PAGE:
Setback to Centre: SC cuts down Haj discretionary quota


J. VENKATESAN

This report is exactly among the best decisions of court

Haj pilgrims submitting their applications at the Regional Passport Office at Secunderabad in this April, 2012 picture. Photo: K. Ramesh Babu
The HinduHaj pilgrims submitting their applications at the Regional Passport Office at Secunderabad in this April, 2012 picture. Photo: K. Ramesh Babu

In a setback to the Centre’s Haj policy, the Supreme Court on Monday turned down its proposal for a discretionary quota of over 11,000 Haj pilgrims a year from among 1.25 lakh pilgrims and reduced such allocations to only 500, including 200 for the Haj committee.

A Bench of Justices Aftab Alam and Ranjana Desai fixed the discretionary quota for the President at 100; the Vice President and the Prime Minister at 75 each; the External Affairs Minister at 50 and the Haj Committee of India (HCOI) at 200 (as against the proposed 500).

On May 8, the court had directed the Centre to totally phase out the Haj subsidy in 10 years, holding that there was no provision in the Holy Quran for undertaking the visit to Mecca at the expense of the government or others. It had also expressed its reservations over the discretionary quotas.

On Monday, the Bench perused an affidavit filed by the Ministry of External Affairs proposing a quota of 5,500 pilgrims to be chosen on the recommendations from the offices of the President, Vice-President, Prime Minister, External Affairs Minister, 33 other Union Cabinet Ministers, 31 Governors/Lt Governors and 30 Chief Ministers, besides MPs, eminent persons and senior government officers. Under the allocations proposed by the Ministry, 1,500 seats were reserved for Jammu and Kashmir; 2,500 seats for states/UTs with applications in excess of their allocated quota for Haj 2012; 2,550 were reserved for dignitaries and eminent persons for needy nominees who had not been successful in the Haj Qurrah of the year.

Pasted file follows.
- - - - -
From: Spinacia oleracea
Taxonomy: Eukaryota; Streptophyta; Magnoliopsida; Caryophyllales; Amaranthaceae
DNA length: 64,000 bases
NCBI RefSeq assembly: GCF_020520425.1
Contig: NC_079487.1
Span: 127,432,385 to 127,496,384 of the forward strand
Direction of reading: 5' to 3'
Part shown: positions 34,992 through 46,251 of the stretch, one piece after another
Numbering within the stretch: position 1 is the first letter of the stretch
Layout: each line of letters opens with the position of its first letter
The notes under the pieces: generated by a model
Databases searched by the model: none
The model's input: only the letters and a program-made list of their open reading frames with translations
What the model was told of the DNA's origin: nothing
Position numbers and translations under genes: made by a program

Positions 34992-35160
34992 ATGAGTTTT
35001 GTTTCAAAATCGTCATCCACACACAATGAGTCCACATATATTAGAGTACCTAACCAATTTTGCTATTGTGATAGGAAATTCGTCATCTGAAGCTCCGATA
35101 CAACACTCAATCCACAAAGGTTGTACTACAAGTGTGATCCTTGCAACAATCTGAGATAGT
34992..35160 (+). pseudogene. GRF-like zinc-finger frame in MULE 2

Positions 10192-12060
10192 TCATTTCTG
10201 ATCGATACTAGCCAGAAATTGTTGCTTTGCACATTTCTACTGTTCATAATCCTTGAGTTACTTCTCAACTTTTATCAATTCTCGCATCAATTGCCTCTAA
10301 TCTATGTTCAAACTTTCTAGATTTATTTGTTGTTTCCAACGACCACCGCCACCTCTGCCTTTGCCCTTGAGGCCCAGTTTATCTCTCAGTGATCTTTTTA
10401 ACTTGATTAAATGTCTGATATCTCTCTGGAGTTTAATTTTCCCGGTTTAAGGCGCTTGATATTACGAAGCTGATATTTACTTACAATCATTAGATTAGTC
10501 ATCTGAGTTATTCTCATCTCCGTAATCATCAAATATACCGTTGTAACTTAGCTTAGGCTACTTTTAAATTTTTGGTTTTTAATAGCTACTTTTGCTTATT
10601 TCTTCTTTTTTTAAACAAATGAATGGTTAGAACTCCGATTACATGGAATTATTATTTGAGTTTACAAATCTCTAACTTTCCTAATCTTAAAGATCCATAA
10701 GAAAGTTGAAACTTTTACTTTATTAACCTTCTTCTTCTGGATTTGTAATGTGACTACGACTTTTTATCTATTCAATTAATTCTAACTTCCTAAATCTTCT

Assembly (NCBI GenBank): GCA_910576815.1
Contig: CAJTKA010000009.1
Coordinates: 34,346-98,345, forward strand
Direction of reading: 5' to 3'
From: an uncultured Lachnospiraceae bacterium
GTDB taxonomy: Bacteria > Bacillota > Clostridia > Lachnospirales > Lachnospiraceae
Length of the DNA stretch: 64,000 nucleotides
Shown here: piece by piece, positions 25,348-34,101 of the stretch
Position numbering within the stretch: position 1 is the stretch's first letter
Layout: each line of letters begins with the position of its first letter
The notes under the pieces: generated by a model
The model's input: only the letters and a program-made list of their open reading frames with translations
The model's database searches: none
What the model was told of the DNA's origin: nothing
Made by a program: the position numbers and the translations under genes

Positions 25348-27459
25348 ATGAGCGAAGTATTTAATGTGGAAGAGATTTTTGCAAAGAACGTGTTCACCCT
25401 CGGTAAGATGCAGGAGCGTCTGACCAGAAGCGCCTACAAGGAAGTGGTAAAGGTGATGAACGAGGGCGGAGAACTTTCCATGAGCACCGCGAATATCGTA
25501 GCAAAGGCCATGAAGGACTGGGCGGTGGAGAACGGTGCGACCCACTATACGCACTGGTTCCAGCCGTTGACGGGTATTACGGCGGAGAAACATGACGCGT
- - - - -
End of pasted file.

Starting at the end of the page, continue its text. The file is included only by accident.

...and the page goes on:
The bench made it clear that it had no objection to allocation of seats for Haj under government rules but said that “this court feels that representation has to be made on reasonable basis.” However, it also clarified that its remark was not meant for the President and the Prime Minister. The Bench asked the High Courts not to entertain any petition relating to Haj and transfer all such petitions to the Supreme Court.

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